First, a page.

A few years ago my mum booked to go on her own on an organised tour to visit his final resting place at Tyne Cot. Sadly she broke her ankle and couldn’t go. She never did make the journey due to illness so I have felt a really strong desire to visit on both our behalfs.

In this and the following blogs are my video diaries, thoughts and tips.

(sorry the video placeholder is the wrong format – the video itself runs fine!)

Family tree Insights – a day in the world of #Manorial Records

I thought an insight into what a typical day of a genealogist looks like would be of interest. In this case it involved additional research for the #Wigston’s in #Barwell, building on the information already gathered, dating from around 1806-1852.

Not all research can be done online, unlike the impression of many popular TV family history programmes, sometimes success comes with some good old fashioned paper-based research. My first step was to establish if Barwell was a Manor which I had researched previously by searching online, which indeed it is. The next step had been to check The National Archives’ (TNA) Manorial Document Register which identifies the nature and location of manorial records – after all there is no point in searching for something which doesn’t exist!

Sadly, #Leicestershire had not been part of the set computerised so I submitted a query email to TNA who identified two sets of documents that exist for the period I was interested in. My next step was to check the online catalogue of the Leicestershire County Record Office and this confirmed the documents which the TNA had listed…plus many more.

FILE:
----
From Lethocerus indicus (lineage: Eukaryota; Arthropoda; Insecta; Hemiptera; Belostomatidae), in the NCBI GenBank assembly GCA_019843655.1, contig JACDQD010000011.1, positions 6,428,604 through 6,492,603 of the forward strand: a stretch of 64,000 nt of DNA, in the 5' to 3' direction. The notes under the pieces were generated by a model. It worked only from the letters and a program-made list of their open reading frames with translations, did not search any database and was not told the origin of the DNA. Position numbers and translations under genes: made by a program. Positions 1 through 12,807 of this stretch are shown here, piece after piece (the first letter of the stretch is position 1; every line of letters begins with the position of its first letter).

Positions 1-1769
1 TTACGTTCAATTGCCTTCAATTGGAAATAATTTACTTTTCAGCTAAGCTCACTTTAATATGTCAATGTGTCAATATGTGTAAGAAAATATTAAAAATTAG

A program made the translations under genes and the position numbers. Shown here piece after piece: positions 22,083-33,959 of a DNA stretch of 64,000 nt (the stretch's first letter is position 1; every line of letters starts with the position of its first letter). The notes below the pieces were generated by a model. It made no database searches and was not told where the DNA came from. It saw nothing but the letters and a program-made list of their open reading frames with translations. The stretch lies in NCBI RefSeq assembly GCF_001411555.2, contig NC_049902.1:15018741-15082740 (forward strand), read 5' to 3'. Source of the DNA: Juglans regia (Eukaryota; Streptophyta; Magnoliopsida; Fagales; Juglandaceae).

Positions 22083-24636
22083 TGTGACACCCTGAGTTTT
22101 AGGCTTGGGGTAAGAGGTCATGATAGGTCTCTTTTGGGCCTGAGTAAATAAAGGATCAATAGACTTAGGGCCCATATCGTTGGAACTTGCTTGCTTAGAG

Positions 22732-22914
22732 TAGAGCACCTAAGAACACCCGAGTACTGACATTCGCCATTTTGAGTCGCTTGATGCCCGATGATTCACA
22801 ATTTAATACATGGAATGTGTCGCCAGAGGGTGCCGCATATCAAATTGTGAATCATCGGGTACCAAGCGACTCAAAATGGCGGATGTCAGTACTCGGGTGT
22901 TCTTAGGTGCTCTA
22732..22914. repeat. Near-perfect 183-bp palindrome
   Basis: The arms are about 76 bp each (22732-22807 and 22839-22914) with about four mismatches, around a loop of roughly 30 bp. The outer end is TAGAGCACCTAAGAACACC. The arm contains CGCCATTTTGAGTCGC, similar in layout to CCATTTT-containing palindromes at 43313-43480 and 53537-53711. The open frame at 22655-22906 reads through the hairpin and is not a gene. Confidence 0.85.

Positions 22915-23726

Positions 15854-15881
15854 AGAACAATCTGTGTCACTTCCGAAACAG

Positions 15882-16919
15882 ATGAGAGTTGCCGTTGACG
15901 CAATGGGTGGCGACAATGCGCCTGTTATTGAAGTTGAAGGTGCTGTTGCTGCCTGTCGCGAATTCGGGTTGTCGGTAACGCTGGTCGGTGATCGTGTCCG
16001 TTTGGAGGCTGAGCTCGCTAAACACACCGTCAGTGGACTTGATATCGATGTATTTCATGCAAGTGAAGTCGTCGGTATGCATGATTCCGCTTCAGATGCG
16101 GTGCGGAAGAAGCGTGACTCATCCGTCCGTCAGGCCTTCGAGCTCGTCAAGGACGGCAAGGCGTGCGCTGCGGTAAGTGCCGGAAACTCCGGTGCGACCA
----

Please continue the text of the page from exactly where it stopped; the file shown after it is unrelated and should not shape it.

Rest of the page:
Armed with this background information my day starts with a trip to the Leicestershire County Record Office in Wigston. For those that have not visited it before, it is a real treasure trove and well worth the trip. You will need to take some ID with you to gain entry and don’t be afraid to seek guidance from the staff.

Using the document references established online I then requested the documents of interest, two at a time. These manorial records are really useful as they contain records of (amongst other things) tenancy transfers through the generations and court hearings in the days before local government and a national legal system. It takes time to go through each of the documents which can be lengthy, written in poor handwriting and use unfamiliar language.